This piece was co-authored by Christimara Garcia, a volunteer at the Christensen Institute and founder of Catalyze Innovations Initiative, a Brazilian market-creating innovation action tank. 

More than a third of the global population lives in inadequate housing often referred to as slums, favelas, or shanty towns. In Brazil, approximately 50 million people live in such households. Earning just $54 a month, it may seem like there is little to no opportunity for a construction company to focus on this population. After all, how could people earning this income possibly afford to live in better housing? This was a problem that Fernando Assad sought to tackle.

Assad started his career working as a consultant in public-funded programs to bring urbanization infrastructure to São Paulo’s favelas. Through his work, he learned that many government housing programs were focused on developing a community’s common areas such as public water works, sanitation, street paving, and so on. Interestingly, most programs didn’t focus on improving the conditions of the actual living spaces in the home. In many situations a public sanitation system existed, but most families didn’t have a single bathroom at home.

Considering the difficult living conditions in which millions of Brazilians found themselves, Assad saw an opportunity to create a new market. If he could develop a housing solution that met the needs of Brazilians with lower incomes, he could tap into an enormous population of new customers. In our research at the Christensen Institute, we call that a market-creating innovation.

Market-creating innovations transform complex and expensive products into simple and affordable ones, enabling more people who would benefit from them to gain access. But these innovations are much more than products or services; they are systems that unleash a domino effect of sustainable economic development, lifting thousands, if not millions, out of poverty in the process.

Affordable housing for the masses

In 2014, Assad co-founded Vivenda to make housing available to millions of Brazilians who previously lacked adequate housing. Vivenda enables customers to affordably remodel their houses by providing  the necessary credit to finance its services. 

How Vivenda did it

To reach its new customers, Vivenda’s founders fundamentally reimagined conventional housing construction, taking care to innovate with their customers in mind. 

To ensure the organization would be profitable, Vivenda’s founders reduced costs by creating a new value network (the collection of upstream suppliers, downstream channels to market, and ancillary providers that support a shared business model). To do so, they integrated their entire value chain, connecting architects, builders, construction retails, and micro-finance on a digital platform. The end result is margins between 25% and 28%.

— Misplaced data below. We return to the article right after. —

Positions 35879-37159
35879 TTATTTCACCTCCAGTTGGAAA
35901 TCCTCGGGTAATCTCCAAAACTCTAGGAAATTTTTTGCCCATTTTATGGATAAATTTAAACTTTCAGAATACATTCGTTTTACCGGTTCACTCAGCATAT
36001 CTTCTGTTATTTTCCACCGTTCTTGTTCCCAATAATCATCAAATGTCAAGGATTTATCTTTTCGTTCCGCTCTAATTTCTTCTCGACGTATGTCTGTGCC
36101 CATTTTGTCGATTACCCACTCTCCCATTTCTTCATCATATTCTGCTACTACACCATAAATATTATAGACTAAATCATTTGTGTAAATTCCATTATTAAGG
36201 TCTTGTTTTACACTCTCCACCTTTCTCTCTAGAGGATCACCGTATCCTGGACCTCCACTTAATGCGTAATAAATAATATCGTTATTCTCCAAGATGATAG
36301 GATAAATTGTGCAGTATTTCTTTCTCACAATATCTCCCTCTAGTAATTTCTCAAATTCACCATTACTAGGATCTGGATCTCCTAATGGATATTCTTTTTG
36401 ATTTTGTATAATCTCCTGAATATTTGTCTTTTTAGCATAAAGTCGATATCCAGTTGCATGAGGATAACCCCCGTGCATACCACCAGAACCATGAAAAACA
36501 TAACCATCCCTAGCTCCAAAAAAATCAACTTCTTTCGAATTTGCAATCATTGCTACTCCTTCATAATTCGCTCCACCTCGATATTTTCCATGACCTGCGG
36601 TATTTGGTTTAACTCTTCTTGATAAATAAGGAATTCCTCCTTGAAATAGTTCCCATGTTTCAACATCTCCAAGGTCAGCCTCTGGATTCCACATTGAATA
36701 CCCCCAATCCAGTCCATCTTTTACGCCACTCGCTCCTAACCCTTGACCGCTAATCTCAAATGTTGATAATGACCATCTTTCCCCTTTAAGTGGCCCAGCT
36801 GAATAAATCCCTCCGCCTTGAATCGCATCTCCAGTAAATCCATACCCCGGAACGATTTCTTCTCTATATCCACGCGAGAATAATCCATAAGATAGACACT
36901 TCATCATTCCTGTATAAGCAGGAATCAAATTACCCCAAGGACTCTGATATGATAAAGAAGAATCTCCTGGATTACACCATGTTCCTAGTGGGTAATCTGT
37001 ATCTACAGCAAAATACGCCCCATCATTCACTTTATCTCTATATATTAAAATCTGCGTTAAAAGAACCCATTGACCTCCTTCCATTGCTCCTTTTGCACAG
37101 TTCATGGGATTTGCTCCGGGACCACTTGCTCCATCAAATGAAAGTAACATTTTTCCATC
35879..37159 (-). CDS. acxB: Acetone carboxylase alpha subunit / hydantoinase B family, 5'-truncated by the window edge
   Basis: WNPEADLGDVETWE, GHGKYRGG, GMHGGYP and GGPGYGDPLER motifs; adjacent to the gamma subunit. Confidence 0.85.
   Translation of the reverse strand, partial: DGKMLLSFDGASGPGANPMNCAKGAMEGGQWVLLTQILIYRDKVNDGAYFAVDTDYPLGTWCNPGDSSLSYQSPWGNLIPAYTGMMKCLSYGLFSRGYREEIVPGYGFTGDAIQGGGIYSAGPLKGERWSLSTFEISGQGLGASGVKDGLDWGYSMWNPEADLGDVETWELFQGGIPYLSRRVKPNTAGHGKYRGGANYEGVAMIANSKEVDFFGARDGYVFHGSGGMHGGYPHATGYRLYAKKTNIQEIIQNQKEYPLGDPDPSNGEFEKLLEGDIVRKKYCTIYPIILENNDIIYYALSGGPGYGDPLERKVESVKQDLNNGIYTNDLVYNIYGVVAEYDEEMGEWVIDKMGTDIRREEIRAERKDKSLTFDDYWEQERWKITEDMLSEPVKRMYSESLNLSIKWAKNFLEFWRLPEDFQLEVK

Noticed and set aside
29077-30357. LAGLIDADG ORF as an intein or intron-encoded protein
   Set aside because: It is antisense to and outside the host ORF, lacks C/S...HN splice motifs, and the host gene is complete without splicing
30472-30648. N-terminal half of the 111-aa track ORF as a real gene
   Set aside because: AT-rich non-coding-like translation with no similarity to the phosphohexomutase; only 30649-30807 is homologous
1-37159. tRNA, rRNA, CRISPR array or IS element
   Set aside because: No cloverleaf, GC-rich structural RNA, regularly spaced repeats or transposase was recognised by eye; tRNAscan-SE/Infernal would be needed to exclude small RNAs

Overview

Second, Vivenda incorporated an emergent strategy. Since founding the organization, Assad understood that the organization’s strategy should be flexible because Vivenda was going after a market that was not yet defined and it would be necessary to learn much from their soon-to-be-consumers. For instance, Vivenda first offered direct credit to its consumers, but soon realized it couldn’t cover the cost of the credit by itself. To solve this problem, Vivenda partnered with several impact investment funds to provide the capital necessary to finance the renovations in a sustainable manner.

Third, Assad and his co-founders garnered support from critical stakeholders involved in the home construction process, such as the construction industry, banks, professional associations, and others. As Vivenda presented the significant market opportunity to other players, such as impact funds and large corporations, the company was able to secure funding to develop its digital platform  and further develop its business.

Vivenda’s impact on prosperity

Since Vivenda’s founding in 2014, the innovative organization has served more than 6,000 customers and created many direct and indirect jobs. 

According to Vivenda’s research, living in a suitable and beautiful home improves the residents’ self-esteem, health, safety, and well-being, as well as their relationship with the community of which they are part of. Vivenda has delivered more than 2,000 renovations in several regions in the South of São Paulo, making it possible for thousands of people to have a better life with dignity.

For more stories of innovators that are creating prosperity through new markets, see:

A market-creation story: Aravind Eye Care


  • Efosa Ojomo
    Efosa Ojomo

    Efosa Ojomo is a senior research fellow at the Clayton Christensen Institute for Disruptive Innovation, and co-author of The Prosperity Paradox: How Innovation Can Lift Nations Out of Poverty. Efosa researches, writes, and speaks about ways in which innovation can transform organizations and create inclusive prosperity for many in emerging markets.